Open data is essential, but useless without context – that was the consensus at the local data session.
A lively debate took place, where delegates heard from a range of speakers and their attempts to fill the niche in local data, creating “open data cities” and encouraging transparency.
Greg Hadfield of Cogapp cited three key elements that were required to create an open data city.
“Data must be made available in a structured format, they must have a commitment to transparency and accountability, and be a city that thinks like the web,” he said.
He also referenced his own experience in trying to transform Brighton into an open data city, saying the only organisations that wasn’t part of a conversation that included councils, NHS trusts and businesses were the traditional media.
“Monolithic media is lacking in innovation, is organisationally dysfunctional, careless about readers, users and communities.
“It’s guilty of continuous betrayals of trust at the expense of journalists, communities and shareholders,” he said.
Philip John of the Lichfield Blog confirmed this view, saying that people who ran hyperlocal websites like his were often far more passionate about their local area than journalists who worked for local newspapers.
The Lichfield Blog was born out of connecting to the community and creating something more in tune with the people who live there.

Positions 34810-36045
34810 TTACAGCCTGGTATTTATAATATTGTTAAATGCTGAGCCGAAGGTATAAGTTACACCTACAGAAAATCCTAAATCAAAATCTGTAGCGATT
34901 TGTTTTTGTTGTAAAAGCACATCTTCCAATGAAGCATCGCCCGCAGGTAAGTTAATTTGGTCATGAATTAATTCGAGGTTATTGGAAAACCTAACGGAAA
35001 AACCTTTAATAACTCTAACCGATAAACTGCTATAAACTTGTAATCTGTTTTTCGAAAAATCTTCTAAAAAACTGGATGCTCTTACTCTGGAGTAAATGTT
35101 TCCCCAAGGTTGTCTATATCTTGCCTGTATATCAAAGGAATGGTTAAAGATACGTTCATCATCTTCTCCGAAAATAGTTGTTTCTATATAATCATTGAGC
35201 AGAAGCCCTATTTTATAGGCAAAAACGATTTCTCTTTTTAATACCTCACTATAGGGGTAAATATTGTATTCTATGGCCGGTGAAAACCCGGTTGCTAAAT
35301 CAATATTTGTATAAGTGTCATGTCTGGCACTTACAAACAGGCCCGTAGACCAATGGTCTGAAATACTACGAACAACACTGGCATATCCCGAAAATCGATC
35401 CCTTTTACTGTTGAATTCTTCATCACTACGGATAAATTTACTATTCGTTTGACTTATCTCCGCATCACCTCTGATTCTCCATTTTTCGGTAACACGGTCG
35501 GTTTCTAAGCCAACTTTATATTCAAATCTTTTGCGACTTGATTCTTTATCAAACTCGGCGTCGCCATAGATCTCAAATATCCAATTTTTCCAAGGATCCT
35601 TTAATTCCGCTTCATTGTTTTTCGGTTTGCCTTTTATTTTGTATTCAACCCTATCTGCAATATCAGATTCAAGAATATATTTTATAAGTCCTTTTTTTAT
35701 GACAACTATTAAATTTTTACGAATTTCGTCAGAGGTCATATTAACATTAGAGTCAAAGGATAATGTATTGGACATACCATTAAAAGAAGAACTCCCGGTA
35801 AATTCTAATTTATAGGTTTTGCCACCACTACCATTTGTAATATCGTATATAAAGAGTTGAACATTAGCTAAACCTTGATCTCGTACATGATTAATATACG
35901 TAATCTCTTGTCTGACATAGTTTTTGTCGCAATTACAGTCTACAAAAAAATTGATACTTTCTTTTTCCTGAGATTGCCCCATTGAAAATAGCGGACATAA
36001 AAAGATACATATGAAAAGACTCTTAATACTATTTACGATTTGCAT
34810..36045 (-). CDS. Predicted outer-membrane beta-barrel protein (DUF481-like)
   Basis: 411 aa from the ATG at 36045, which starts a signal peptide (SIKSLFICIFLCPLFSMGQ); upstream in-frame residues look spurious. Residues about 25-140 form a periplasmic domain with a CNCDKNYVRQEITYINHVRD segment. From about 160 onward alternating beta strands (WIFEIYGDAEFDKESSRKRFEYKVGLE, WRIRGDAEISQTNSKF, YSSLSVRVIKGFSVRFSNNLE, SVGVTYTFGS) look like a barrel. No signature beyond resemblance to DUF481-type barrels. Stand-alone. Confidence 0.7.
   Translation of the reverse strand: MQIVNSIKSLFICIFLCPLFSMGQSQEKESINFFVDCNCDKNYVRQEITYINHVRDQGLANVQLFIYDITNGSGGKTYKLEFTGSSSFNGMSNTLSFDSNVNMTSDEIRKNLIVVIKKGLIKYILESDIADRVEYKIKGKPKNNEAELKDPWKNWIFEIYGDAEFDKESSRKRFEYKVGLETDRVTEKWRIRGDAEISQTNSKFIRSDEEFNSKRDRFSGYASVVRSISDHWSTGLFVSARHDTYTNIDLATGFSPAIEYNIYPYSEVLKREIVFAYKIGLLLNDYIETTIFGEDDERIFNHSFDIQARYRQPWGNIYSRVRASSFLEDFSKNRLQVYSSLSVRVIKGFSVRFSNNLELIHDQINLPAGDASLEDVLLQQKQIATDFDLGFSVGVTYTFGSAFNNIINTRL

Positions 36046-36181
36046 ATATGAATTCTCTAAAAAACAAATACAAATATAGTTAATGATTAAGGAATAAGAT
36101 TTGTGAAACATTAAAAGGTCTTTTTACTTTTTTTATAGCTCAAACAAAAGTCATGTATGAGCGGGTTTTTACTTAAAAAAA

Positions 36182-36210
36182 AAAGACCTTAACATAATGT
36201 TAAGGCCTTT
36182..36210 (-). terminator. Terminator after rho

“There is no point in having data unless you have context to go with it. If we’re talking about journalism, we’re trying to find a story,” he said.
“What matters is not the technology or the tools, but the uses that you put them to. This is the new emphasis on openness,” said Carr-West.
He spoke about finding the right tool for the job, and not thinking there is a one-size fits all solution to finding and releasing data.
Taggart has a background in magazine journalism but identified the lack of local data that was available on the web when he started his OpenlyLocal.
He spoke about the brilliant stories that journalists can find by digging in councils, and the new opportunities that open local data presented.
“The information is out there, but we have a lack of resources and journalists.
“The opportunity is out there, but we need people to chase it and follow it up,” he said.